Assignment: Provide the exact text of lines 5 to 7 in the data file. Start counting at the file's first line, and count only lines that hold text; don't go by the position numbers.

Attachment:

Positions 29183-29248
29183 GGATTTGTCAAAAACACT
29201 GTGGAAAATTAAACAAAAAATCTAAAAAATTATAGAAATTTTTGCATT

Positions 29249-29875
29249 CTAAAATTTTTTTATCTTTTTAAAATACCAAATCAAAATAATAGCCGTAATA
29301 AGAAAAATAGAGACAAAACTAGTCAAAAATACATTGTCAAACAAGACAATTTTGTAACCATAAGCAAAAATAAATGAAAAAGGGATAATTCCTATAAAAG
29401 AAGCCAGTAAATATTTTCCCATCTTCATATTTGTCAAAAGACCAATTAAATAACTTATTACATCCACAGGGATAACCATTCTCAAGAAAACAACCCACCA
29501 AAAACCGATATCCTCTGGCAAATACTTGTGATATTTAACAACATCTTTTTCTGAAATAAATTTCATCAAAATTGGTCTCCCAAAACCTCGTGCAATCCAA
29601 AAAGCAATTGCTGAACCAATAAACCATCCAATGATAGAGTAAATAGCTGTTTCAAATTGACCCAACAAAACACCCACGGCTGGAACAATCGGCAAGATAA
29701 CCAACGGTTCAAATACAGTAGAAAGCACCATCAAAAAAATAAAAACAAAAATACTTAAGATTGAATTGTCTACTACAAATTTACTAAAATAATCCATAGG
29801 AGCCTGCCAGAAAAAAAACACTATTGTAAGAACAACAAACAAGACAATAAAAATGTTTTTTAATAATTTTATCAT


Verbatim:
29249 CTAAAATTTTTTTATCTTTTTAAAATACCAAATCAAAATAATAGCCGTAATA
29301 AGAAAAATAGAGACAAAACTAGTCAAAAATACATTGTCAAACAAGACAATTTTGTAACCATAAGCAAAAATAAATGAAAAAGGGATAATTCCTATAAAAG
29401 AAGCCAGTAAATATTTTCCCATCTTCATATTTGTCAAAAGACCAATTAAATAACTTATTACATCCACAGGGATAACCATTCTCAAGAAAACAACCCACCA